The political instability in Brazil that political analysts warned and that had been on edge since the last presidential elections is already taking its toll on the markets.
(Economic recovery, Goldfajn’s main goal at IDB).
The Ibovespa, made up of the 100 main companies of the neighboring country, fell again for the second consecutive day. This Wednesday it fell by 0.18% while this Tuesday it did so by 0.65%.
This series is a consequence of the announcement of the president of the country, Jair Bolsonaro, to question the results of the second round elections where the former socialist president Luiz Inácio Lula Da Silva took over the Presidency for the third consecutive time, narrowly defeating the current president.
Specifically, Bolsonaro’s Liberal Party asked to annul the votes of 280,000 electronic ballot boxes used in the elections at the end of October since “alleged errors” such as the “malfunctioning” of five of them were proven.
“This generated a negative reaction in the markets and it also did so in the stock market. And it happens mainly because the expectation that the levels of polarization and political uncertainty will be slightly reduced with Bolsonaro’s stance of recognition of the results is over,” said Leandro Lima, an analyst for the Southern Cone and Brazil at Control Risks.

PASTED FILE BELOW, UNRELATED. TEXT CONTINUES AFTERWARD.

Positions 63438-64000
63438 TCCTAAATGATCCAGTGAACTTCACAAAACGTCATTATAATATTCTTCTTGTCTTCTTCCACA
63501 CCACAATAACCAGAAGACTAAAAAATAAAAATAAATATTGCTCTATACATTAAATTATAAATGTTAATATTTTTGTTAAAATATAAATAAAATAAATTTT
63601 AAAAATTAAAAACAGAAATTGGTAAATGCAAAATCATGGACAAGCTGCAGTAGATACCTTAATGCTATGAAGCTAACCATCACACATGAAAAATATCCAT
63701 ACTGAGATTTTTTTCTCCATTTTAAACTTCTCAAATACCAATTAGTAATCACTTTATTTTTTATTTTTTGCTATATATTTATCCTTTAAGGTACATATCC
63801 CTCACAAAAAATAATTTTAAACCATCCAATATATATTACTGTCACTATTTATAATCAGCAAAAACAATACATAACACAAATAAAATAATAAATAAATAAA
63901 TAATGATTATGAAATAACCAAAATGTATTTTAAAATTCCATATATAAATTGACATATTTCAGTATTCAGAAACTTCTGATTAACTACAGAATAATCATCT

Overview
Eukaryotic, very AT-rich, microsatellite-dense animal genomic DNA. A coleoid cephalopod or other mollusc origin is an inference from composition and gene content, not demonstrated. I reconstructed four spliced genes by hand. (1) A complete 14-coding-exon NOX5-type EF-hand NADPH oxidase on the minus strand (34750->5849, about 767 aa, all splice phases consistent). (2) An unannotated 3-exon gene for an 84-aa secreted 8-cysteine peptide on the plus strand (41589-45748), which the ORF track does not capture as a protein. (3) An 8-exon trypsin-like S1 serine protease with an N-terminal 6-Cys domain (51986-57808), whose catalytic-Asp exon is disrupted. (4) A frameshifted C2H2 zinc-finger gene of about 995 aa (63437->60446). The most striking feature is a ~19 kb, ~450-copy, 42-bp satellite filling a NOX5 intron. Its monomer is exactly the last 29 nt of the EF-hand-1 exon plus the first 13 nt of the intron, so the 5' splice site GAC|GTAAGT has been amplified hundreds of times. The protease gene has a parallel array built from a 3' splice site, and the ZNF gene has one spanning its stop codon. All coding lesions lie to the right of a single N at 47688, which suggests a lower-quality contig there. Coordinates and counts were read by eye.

(The increase in prices would reach 8%, reveal OECD forecasts).
On the contrary, says the analyst, this could encourage Bolsonaro’s followers to continue with the demonstrations they have been carrying out recently.
The fiscal uncertainty of the next Lula government is something that is also moving the stock market strings in the neighboring country, the international analyst pointed out.
In fact, the president of the Central Bank, Roberto Campos Neto, showed his uncertainty about the future spending plan and criticized the lack of clear communication in this regard.
It is worth noting that Lula’s team presented a proposal to the neighboring country’s Congress to exempt around US$36 billion from the constitutional limit of the rule for next year. In this way, the social program Auxilio Brasil would be eliminated from the spending rule.
“We are clearly at a point where if we do more we can cause the opposite effect and hurt job creation,” Campos Neto said, quoted by Bloomberg.
In the campaign, the also president for two occasions of the neighboring country had promised that he would preserve the fiscal rules of the game.
Another reason that also moves the markets is the Lack of clarity about the formation of Lula’s new cabinet.
“At the moment, Fernando Haddad is emerging as the president-elect’s favorite to occupy the position of finance minister,” said Vanessa Blum, an economist at the Pontifical Catholic University of Sao Paulo.
For the analyst “the markets believe that Haddad would probably have a very spending-oriented fiscal stance if he took over the Treasury, so they have reacted badly to any indication in that direction.”